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amokscience

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About amokscience

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  1. I had to RO a stage at a major where it was a circle. No way I was going to follow the shooters up front regardless of wanting to pick up shots. Depending on which way the shooter ran, it was obvious which would be the last position. On the few shooters that missed a target I kept my distance while making sure the timer picked up the last shots. It's not hard to deal with when you don't over think it. Use common sense when the situation conflicts with rules or guidance.
  2. My immediate concern would have been if your shots were going over the berm as a result of your position. Most stages are not built with that expectation except on targets where a kneel or prone is forced
  3. That's fair. This is stated outside of make ready, most likely at the briefing on a problematic stage. I've never had anyone push back since no one wants to reshoot over and over. I've seen dozens of pcc shooters have to reshoot because the RO was too lackadaisical handling the timer, which does even more to mess with their performance.
  4. I just try to pickup the last shot regardless of division. Simplifies everything. Depending on the stage I might tell pcc shooters I'm going to be right up on them at the end of the stage.
  5. I wouldn't bother with a rule. I would eject them from the range. I would go to the range owner or board if the MD refused to back me up. I've been hit by a full sized 45 slug while walking between bays and have seen a ricochet from a bay over punch a hole in a no shoot. Multiple instances of frags drawing blood from over 15 yards back. No tolerance.
  6. At a local I'm going to fix the issue and explain what the correct call is. It's a good balance of getting on with the match and lack of diligence exhibited by ROs at locals vs making sure people know what the rulebook says. At a major this should be vetted out by staff and then you follow the calibration procedure if the shooter desires.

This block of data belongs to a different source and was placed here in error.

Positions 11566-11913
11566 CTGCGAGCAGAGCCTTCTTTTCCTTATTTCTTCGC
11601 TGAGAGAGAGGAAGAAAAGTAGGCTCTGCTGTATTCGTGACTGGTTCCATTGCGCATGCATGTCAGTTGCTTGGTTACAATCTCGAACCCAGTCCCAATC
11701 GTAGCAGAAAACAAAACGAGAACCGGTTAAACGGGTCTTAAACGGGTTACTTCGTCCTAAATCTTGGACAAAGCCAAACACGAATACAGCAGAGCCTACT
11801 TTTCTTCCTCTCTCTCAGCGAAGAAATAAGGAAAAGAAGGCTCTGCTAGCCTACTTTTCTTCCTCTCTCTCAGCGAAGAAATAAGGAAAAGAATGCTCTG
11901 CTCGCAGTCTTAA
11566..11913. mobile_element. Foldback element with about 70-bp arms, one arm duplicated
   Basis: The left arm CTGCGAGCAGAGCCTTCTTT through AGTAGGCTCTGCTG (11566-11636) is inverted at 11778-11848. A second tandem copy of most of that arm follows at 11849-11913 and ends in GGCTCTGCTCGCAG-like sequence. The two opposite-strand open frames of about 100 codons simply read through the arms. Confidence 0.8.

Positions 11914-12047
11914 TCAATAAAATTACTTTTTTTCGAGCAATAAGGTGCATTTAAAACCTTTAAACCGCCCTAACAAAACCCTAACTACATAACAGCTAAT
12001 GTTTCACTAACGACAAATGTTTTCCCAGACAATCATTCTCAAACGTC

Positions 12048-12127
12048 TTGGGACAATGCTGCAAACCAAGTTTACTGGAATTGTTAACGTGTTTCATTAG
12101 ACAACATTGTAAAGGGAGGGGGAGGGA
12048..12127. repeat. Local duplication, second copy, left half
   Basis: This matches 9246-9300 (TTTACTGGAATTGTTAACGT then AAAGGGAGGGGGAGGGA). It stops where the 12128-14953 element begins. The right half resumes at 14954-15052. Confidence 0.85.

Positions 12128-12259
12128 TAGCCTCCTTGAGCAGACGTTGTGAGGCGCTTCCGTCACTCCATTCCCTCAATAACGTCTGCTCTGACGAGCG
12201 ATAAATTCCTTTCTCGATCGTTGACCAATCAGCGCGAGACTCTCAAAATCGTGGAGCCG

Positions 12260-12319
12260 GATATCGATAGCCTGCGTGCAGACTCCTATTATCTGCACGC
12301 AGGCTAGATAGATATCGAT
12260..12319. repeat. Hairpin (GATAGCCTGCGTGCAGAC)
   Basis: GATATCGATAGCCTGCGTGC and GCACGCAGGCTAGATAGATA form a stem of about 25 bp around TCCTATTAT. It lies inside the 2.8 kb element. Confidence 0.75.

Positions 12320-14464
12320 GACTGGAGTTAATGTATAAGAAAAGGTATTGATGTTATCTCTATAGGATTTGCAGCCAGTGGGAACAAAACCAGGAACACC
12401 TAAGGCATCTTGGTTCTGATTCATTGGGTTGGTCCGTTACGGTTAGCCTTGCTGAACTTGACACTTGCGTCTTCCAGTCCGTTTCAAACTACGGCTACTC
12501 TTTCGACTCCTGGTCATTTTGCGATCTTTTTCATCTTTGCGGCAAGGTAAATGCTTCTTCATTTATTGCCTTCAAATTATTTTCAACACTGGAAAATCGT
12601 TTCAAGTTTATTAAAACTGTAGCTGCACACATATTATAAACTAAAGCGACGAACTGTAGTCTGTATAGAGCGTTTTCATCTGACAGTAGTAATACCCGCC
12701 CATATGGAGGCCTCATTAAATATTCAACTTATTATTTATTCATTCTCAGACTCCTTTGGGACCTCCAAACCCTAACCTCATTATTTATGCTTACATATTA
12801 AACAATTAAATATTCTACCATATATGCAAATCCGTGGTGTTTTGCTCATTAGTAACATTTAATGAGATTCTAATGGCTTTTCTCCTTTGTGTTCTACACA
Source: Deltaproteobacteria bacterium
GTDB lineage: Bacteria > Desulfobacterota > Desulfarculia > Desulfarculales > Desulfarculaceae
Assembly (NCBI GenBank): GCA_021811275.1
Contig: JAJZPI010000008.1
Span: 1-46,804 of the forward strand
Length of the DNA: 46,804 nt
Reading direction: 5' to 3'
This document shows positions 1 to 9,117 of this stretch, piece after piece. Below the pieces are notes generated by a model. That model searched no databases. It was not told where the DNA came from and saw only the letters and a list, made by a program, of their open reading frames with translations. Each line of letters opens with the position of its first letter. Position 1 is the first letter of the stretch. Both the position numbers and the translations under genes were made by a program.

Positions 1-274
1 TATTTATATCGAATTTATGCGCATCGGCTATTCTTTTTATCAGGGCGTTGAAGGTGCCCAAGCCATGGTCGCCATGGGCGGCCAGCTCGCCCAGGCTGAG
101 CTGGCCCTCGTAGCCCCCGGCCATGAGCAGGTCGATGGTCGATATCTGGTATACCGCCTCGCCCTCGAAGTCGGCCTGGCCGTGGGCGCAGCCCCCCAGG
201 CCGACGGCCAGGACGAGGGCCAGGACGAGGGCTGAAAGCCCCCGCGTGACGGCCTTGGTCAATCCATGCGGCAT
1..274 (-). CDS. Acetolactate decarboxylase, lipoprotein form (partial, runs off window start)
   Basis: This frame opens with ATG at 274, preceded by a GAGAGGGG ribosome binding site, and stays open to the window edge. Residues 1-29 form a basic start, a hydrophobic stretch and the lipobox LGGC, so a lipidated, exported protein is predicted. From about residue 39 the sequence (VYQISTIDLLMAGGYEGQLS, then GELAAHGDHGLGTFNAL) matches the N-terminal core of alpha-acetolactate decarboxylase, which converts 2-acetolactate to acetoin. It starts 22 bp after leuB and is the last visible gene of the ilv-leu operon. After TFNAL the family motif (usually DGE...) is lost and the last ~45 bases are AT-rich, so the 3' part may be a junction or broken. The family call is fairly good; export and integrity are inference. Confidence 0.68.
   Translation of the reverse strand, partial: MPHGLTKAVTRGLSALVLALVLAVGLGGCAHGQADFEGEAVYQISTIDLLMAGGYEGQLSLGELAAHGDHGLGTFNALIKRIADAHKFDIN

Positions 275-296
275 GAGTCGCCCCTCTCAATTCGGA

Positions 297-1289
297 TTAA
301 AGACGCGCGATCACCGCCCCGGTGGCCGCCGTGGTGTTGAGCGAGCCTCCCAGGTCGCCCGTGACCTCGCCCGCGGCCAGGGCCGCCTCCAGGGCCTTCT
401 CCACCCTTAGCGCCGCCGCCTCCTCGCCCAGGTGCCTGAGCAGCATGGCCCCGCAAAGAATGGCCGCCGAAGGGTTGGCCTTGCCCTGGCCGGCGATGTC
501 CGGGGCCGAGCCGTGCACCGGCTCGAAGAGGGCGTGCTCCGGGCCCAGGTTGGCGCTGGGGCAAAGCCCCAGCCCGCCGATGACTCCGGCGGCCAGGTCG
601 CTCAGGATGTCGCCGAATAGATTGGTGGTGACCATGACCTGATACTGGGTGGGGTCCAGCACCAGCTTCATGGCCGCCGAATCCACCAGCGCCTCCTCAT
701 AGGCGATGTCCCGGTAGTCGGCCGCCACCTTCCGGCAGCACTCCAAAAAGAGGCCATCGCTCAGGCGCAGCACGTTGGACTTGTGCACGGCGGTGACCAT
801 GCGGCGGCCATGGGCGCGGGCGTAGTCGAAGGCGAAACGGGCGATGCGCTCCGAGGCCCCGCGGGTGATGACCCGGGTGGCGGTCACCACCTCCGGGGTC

7. Using reasoning and common sense is the way to handle the unexpected or undocumented. Safe the weapon as much as possible (slide disassembly if possible), holster and call the range clear, escort the shooter to an area where he can work on it under supervision.
  8. You probably hit both the a zone and the no shoot with one of your shots so 6A 1NS. No additional penalty.
  9. You're too slow. The game is points per second. If you want to finish near the top, your total time needs to be like the leaders. You aren't in the conversation until your time gets closer. As far as points, misses and no shoots and procedurals take away ~twice as many points as you can earn. You hit a no shoot at almost contact distance. We all make mistakes like that but that should haunt you and you need to take steps to fix that. A procedural likely means you are ignorant of some rule or didn't read the stage briefing correctly. Plan better. That's a 100% avoidable error.
  10. Spectators are fine. Most spectators are bored out of their minds after an hour. Make sure they take wearing eye protection (on the entire range) seriously.
  11. I've had two issues over many 10s of thousands of rounds which were easily fixed. The electric wires can snap; just recrimped them back on. Might need some straps to align the spring-funnel more vertically for fewer double drops.
  12. Someone else here posted the best checklist. Goes something like: bullets go into the mags which go into the gun which goes into the holster which goes on the belt which goes onto the inner belt/pants. You can beg, borrow or buy anything else if you forget them.
  13. A USA, Amerc, Ammoload, FM, IMT
  14. The way I see it if the chair was staked and you pulled it loose (or otherwise broke it) then REF. If it's like this then it's the shooter's error.
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